Monday, April 16, 2018

Poet Lore 2017 Pushcart Nominee - Andrew Motion

Poet Lore has 8 poets and 17 poems nominated for the 2017 Pushcart Prize! We spoke to nominee Andrew Motion about his poem “The Edge of the World Twice.” Read it here and see what Motion has to say about it. From the Spring/Summer 2017 issue of Poet Lore.



The first time I reached the edge of the world
I lay in the prow of my ship and looked down.
The water beneath me was now so shallow
I could very easily have dipped my fingers
and dragged them through the ocean floor.

As it was I preferred simply to take notice
of the way our gentle bow-wave magnified
the least yellow pebbles and white stones,
a single knobbly and sick-looking boulder
flying a flag of bright green oily seaweed,

and the miniature collapses of sand-grains
where a timid creature fleeing my approach
buried itself and waited for the threat to pass.
You have to see this, I called over my shoulder,
forgetting for a moment that I was now alone.


Or to put it another way
I might well be
and today the day
wind switches from the north
to north-north-east,
which makes my wicker basket
leap a yard into the air
and creak
exactly like the collie’s bed
whenever she treads round
then round again
and settles down to sleep.

Be that as it may.
A little change is all it takes
to let me climb away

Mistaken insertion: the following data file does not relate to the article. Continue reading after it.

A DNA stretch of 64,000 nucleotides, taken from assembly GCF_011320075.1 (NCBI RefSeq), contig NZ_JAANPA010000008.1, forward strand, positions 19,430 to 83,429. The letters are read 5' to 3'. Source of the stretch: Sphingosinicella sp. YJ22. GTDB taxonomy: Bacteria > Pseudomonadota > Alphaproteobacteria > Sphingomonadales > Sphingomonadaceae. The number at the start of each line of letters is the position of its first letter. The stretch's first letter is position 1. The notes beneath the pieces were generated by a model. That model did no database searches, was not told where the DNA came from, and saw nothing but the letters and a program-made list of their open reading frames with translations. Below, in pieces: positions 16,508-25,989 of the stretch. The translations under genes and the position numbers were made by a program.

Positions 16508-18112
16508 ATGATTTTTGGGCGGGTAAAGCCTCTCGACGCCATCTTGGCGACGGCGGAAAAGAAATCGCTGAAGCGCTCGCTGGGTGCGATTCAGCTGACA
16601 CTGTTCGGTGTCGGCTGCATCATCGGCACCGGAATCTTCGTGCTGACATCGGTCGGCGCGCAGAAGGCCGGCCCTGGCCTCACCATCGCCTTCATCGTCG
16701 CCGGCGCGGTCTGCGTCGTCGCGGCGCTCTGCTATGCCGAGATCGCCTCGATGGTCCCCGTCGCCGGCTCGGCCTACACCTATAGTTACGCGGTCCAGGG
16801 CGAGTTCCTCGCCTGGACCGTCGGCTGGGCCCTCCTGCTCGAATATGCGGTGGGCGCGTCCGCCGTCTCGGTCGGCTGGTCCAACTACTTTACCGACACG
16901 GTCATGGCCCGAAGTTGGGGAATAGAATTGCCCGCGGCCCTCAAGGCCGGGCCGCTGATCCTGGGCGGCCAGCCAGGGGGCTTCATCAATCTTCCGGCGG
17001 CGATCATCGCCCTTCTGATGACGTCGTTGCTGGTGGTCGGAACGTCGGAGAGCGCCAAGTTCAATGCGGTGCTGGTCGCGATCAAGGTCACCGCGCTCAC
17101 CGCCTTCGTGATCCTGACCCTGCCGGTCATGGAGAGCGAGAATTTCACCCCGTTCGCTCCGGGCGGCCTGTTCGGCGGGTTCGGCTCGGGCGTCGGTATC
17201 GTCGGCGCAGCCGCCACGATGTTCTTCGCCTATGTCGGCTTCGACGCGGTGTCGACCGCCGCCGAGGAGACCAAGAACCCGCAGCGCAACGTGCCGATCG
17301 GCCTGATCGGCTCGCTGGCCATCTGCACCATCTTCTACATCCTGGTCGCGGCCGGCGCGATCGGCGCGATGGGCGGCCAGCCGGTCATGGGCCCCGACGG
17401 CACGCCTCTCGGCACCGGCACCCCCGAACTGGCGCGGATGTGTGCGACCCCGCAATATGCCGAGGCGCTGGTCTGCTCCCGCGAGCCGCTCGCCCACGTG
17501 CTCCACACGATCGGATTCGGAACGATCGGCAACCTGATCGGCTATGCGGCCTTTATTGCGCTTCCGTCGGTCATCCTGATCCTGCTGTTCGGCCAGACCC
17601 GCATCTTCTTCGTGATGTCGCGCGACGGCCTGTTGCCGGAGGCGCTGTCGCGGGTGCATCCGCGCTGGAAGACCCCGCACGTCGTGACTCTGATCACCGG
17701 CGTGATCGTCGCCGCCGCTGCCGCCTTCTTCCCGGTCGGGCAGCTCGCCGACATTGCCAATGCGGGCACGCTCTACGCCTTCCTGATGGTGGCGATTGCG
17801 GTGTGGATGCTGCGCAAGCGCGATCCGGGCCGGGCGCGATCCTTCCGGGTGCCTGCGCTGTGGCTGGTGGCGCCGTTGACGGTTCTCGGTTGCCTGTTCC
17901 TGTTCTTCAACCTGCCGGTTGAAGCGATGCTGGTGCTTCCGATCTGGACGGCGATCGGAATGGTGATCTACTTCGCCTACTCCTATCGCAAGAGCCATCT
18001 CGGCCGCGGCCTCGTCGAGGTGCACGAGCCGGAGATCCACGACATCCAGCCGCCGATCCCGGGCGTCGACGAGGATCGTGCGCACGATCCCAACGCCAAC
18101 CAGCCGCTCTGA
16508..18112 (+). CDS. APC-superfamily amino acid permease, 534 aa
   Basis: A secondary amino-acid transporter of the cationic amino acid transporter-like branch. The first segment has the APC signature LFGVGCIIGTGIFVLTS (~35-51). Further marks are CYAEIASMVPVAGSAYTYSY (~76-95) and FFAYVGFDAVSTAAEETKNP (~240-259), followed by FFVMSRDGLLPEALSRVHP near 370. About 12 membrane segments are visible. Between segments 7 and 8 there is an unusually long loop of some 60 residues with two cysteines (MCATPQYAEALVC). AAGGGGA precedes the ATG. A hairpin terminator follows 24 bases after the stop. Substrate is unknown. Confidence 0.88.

and find immediately below
the moss-starred tiles
and chimney stack of home,
which as it shrinks and fails
appears to crowd my eye
like matter in a microscope
with my collie outside now
and barking in the yard.

While I consider that
and what it means,
I see the garden table
where my children sit,
which tells me among other things
I must be traveling through time
as well as space.
The boys as usual convulse
at something that escapes me,
but my daughter,
she is silent,
staring hard into the laurel bush
as though she meant to seize
that shadow slinking off the leaves
because she really thinks
it might be mine.

Then all this also falls,
or maybe I should say
it rises from my sight,
and after that the flight
begins in earnest.

Deer I notice
plunging through deep bracken,
and a farmer in his field
as shadows lengthen
calling home his cows.

Afterwards a mill-wheel
and the river driving it,
which sometimes shines like mercury
and sometimes darkens
with reflections of the roofs
heaped up like dirt on either side.

In this way daylight fades
but never quite gives out.
when I approach the coast at last
and hear long waves
hiss-hissing on a sandy beach
like human hands
arranging tissue paper,
I still struggle to believe
that sunset is already
hammering the water.

Only now does it occur
I should have left much sooner
I should have left tomorrow.
But I am where I am—
and for all the good it does me,
I continue looking down.
I wonder
which is one more thing among the many.
Are those lights below
reflections of the sun,
or are they—magical—
the fire of phosphorescence?

*     *     *

Poet Lore: Can you talk about how your poem navigates time?

Andrew Motion: ‘The Edge of the World Twice’ derived from an impulse (and then another one, which attached itself to a different little narrative) to explore the ways in which our sense of time passing intensifies as we get older. Intensifies, that is, to a point where our dismay at not having that much time left is held in more or less equal balance with our pleasure (admittedly sometimes mangled with regret) in remembering the times which comprise our past. The mingling of these feelings (and the tension that inevitably remains between them) is often painful, but it also gives our existence its salt and savour.

Andrew Motion was the UK Poet Laureate from 1999–2009; he is now a Homewood Professor at Johns Hopkins and lives in Baltimore.

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